If you asked any local in Columbus, Ohio with even the slightest grasp of music who Moviola is, they would most likely respond brightly, describing the band’s career with a glow on their face, even comparing them to local legends Guided By Voices, before shifting suddenly into a look of dismay while being reminded of Moviola’s lack of success outside Ohio. Indeed, Moviola are one of those bands who have their entire state of origination behind them, even if their universal status is generally unknown.
Either way, Ohio has kept the band going into the second millennium. Jake Housh, Ted Hattemer, Jerry Dannemiller, and Greg Bonnell met while students at Ohio State University, which is the location in which all four hold jobs to this day. They appear to have their beliefs set on equal distribution; several of the members play a variety of instruments and you are most likely to find sets of about three or four different vocalists on the album, though Jake Housh is often considered the primary vocalist. While their sound is maleable and often undefinable, the diversity has built them a steady local fan base who finds great joy in the four-piece’s unpredictable behavior.
Their first release came in Frantic, an EP released in 1992 that later saw a reissue in 2000. Their first full-length, The Year You Were Born, was released in 1996, over three years after Frantic, and drew comparisons to Robert Pollard’s Guided by Voices. The Pollard comparison came in the style of Moviola’s lo-fi approach, often incorporating distinct melodies over several aspects of alternative and country; slide guitar, endearing vocals, and slow-shifting percussion. Throughout the years, Moviola’s sound has remained largely the same with indistinguishable patterns and unpredictable structures, all while presenting entertaining forms of songwriting with different musical styles often peeking through. The majority of the albums also appear to be quite lengthy, with thirteen or fourteen tracks of longing songs being the norm. However, with such a diverse style being utilized in each song, most of the releases have never become tiring or dull. Their most exceptional release is often considered 2000′s Durable Dream, an album that was a particularly rousing presentation that rendered most of the group’s strong points with romantically symbolical lyrics and devastating instrumentation.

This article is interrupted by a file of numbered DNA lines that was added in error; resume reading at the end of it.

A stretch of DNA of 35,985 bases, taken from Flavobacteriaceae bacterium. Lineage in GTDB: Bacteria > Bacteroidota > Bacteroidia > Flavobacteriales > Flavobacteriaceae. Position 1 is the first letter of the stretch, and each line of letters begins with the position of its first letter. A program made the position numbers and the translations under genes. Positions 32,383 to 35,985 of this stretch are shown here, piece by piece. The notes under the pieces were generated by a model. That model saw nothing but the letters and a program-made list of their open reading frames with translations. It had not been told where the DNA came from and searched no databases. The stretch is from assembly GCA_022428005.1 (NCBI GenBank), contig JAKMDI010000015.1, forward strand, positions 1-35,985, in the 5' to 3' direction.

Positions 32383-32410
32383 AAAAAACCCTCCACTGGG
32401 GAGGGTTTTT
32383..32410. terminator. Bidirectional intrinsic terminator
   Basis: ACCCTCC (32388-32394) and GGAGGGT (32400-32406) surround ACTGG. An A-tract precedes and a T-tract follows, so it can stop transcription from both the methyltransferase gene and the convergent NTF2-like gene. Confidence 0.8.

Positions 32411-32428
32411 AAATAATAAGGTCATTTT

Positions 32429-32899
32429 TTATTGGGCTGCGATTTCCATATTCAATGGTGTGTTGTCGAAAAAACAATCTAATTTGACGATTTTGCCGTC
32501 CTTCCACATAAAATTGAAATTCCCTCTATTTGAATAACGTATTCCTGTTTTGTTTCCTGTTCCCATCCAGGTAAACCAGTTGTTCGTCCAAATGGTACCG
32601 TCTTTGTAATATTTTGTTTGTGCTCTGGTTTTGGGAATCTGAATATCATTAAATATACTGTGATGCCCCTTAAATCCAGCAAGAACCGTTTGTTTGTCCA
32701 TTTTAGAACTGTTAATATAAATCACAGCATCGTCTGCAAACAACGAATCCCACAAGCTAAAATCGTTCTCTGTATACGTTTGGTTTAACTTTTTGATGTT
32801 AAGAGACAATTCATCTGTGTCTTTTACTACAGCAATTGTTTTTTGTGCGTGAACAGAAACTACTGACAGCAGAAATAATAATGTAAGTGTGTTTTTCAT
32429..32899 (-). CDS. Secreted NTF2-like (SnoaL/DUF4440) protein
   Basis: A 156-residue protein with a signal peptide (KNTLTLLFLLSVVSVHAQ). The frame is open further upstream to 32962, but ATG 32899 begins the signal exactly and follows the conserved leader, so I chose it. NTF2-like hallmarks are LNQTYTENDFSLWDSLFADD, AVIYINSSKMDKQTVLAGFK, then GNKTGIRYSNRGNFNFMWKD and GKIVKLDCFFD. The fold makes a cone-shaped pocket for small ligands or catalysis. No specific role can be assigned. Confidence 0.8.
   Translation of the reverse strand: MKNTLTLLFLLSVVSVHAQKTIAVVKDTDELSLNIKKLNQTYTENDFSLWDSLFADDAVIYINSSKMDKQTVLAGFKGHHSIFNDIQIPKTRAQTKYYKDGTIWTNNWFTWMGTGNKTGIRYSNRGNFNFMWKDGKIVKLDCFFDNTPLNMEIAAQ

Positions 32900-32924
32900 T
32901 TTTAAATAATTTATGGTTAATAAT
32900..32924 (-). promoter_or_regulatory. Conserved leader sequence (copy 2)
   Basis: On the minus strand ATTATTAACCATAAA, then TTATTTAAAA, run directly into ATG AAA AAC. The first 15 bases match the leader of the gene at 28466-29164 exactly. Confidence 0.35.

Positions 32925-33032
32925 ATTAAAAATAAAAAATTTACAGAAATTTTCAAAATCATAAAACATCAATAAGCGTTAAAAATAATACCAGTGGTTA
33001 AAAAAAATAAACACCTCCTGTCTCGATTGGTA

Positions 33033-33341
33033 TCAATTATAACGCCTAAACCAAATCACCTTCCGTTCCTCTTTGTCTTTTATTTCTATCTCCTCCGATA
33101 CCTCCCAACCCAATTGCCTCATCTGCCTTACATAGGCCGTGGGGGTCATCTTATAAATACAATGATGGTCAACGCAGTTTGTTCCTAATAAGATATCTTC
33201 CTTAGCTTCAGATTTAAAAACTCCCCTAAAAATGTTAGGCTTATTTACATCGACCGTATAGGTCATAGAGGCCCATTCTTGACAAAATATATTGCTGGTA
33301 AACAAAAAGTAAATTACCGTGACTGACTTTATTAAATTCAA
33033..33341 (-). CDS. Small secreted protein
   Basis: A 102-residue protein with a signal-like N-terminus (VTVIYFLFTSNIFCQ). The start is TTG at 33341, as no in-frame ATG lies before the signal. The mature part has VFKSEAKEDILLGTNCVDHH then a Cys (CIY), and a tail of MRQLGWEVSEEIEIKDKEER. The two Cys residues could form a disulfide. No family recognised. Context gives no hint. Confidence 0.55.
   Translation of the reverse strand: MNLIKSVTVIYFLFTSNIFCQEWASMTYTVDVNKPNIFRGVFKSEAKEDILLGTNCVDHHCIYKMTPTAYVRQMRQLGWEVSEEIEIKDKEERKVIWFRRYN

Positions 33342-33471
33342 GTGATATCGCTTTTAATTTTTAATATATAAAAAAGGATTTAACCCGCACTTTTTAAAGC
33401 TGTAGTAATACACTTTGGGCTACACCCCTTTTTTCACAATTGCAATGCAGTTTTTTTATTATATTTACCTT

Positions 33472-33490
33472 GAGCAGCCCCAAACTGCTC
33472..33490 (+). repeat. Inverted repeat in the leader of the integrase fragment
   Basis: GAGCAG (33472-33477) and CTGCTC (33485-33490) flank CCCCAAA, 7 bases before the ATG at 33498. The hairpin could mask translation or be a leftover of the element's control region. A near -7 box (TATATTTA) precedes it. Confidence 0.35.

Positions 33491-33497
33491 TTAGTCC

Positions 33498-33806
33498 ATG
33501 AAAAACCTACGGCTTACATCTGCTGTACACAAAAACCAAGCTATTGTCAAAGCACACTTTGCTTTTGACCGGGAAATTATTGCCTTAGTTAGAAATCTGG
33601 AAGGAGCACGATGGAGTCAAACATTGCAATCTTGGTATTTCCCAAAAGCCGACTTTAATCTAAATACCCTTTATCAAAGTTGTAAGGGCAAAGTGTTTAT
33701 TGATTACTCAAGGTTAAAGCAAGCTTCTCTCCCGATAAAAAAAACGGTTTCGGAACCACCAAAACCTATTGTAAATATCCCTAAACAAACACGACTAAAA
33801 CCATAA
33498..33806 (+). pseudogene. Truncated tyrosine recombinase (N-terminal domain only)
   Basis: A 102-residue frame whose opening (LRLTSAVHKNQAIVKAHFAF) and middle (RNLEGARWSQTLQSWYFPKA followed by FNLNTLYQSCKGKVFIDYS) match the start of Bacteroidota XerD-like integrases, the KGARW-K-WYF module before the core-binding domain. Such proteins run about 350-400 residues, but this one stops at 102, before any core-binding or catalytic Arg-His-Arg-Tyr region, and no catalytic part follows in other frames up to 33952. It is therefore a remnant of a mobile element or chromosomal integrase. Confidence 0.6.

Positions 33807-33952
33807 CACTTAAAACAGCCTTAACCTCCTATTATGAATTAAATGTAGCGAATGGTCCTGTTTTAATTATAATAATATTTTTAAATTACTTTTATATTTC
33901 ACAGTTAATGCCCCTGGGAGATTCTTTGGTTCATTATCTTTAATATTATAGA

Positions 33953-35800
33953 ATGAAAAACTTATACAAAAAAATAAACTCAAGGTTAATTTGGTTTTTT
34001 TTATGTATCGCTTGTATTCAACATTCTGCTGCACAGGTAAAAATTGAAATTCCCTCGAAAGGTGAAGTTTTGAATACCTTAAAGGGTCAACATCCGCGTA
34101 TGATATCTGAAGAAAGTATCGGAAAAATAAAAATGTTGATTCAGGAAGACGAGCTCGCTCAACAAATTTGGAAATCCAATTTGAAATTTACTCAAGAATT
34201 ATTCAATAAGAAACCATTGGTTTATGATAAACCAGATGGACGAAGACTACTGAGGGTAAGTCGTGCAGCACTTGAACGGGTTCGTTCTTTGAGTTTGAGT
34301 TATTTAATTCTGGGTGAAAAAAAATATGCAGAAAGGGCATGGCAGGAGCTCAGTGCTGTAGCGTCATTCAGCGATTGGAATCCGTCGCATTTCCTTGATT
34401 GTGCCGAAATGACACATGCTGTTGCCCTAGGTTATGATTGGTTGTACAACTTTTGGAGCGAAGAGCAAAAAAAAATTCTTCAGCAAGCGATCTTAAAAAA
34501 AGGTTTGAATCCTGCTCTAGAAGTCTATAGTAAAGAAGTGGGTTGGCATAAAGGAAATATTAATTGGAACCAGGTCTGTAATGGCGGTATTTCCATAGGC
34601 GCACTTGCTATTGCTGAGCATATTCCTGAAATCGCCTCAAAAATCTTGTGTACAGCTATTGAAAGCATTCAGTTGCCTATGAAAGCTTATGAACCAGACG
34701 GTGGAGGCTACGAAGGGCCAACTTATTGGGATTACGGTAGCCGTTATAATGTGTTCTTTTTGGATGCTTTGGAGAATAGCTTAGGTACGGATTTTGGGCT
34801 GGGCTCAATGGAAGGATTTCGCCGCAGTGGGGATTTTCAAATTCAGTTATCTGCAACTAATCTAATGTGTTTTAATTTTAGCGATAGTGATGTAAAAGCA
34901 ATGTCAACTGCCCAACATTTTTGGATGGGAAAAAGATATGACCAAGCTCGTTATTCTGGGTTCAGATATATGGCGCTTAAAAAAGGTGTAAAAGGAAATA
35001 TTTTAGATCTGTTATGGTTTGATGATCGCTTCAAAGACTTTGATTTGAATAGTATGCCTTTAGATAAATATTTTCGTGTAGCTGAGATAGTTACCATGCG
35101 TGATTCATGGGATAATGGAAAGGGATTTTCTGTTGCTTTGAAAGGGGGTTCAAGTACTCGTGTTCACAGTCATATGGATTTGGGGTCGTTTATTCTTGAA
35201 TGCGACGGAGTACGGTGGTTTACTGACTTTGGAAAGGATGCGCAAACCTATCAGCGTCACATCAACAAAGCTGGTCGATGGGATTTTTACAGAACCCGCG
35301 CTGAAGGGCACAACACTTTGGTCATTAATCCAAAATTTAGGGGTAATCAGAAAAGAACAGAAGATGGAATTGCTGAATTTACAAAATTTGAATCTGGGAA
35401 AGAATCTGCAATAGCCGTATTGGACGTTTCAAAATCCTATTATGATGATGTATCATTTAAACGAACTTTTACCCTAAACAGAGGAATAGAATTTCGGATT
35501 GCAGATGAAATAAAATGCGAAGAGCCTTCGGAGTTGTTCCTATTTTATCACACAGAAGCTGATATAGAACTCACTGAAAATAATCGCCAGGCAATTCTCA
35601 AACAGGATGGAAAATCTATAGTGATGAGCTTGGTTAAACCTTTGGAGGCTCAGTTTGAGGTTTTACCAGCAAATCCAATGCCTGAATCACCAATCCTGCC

Their seventh release, Dead Knowledge, has a bit of an ironic name considering the band’s aged experience and knowledge regarding what it takes to produce and write an album. Really, it is far from dead at this point. This album is where Moviola began to finally show their age, and that is meant in a complementary sense, as this is the album where the four members implemented their previous successes while abandoning flaws of the past. In doing so, they crafted an album that may even be more likable than Durable Dream. In the subsequent years, Moviola has added Paul Wilkinson (a.k.a. Parker Paul) to their ranks, releasing digital singles at a relaxed pace while playing the occasional show.
“Waste” 7-inch single (MindWalk/Eardrop/Anyway, 1993)
Lookin’ In 7-inch EP (Anyway, 1994)
“All By Myself” 7-inch single (Ratfish, 1994)
Frantic 10-inch EP (Anyway, 1995)
Cowtown IV split 7-inch EP (Anyway, 1995)
“Empty Ford” split 7-inch single with Cobra Verde (Wabana, 1995)
The Year You Were Born LP/CD (Anyway, 1996)
“Payday” split 7-inch single with Eric’s Trip (Me Too, 1996)
Glen Echo Autoharp CD (Spirit of Orr, 1997)
Propane Brainhole 7-inch EP (Wabana, 1997)
“Crowding the Sky” 7-inch single (Home Base, 1997)
Next Door 7-inch EP (Ata-Glance, 1997)
Kitchen Waltz Preamble 7-inch EP (Kim Will Kill Me, 1998)
Durable Dream CD (Spirit of Orr, 2000)
Frantic CD reissue (Spirit of Orr, 2000)
“Spark” split 7-inch single with Eyesinweasel (Spirit of Orr, 2001)
Rumors of the Faithful CD (Spirit of Orr, 2001)
“St. Vincent” split 7-inch single Handsome Family (Spirit of Orr, 2002)
East of Eager CD (Anyway, 2004)
Dead Knowledge CD (Catbird, 2007)